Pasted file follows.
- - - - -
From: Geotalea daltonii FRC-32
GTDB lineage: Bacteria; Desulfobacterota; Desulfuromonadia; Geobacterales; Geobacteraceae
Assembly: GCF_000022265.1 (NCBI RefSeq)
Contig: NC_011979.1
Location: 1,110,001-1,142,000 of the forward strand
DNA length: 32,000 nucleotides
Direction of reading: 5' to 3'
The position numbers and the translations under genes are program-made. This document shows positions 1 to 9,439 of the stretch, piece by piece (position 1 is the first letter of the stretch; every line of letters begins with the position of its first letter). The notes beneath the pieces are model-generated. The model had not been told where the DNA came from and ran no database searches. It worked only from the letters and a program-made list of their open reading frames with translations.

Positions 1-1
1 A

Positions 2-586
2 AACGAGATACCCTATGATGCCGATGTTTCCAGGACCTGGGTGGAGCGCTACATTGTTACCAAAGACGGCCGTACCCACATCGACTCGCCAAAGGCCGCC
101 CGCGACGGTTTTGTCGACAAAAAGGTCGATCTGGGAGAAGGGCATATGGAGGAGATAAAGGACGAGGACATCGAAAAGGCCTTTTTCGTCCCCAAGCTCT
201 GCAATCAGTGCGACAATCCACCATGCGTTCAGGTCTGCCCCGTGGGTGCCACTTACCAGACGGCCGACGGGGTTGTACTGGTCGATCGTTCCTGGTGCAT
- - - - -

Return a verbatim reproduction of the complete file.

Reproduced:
From: Geotalea daltonii FRC-32
GTDB lineage: Bacteria; Desulfobacterota; Desulfuromonadia; Geobacterales; Geobacteraceae
Assembly: GCF_000022265.1 (NCBI RefSeq)
Contig: NC_011979.1
Location: 1,110,001-1,142,000 of the forward strand
DNA length: 32,000 nucleotides
Direction of reading: 5' to 3'
The position numbers and the translations under genes are program-made. This document shows positions 1 to 9,439 of the stretch, piece by piece (position 1 is the first letter of the stretch; every line of letters begins with the position of its first letter). The notes beneath the pieces are model-generated. The model had not been told where the DNA came from and ran no database searches. It worked only from the letters and a program-made list of their open reading frames with translations.

Positions 1-1
1 A

Positions 2-586
2 AACGAGATACCCTATGATGCCGATGTTTCCAGGACCTGGGTGGAGCGCTACATTGTTACCAAAGACGGCCGTACCCACATCGACTCGCCAAAGGCCGCC
101 CGCGACGGTTTTGTCGACAAAAAGGTCGATCTGGGAGAAGGGCATATGGAGGAGATAAAGGACGAGGACATCGAAAAGGCCTTTTTCGTCCCCAAGCTCT
201 GCAATCAGTGCGACAATCCACCATGCGTTCAGGTCTGCCCCGTGGGTGCCACTTACCAGACGGCCGACGGGGTTGTACTGGTCGATCGTTCCTGGTGCAT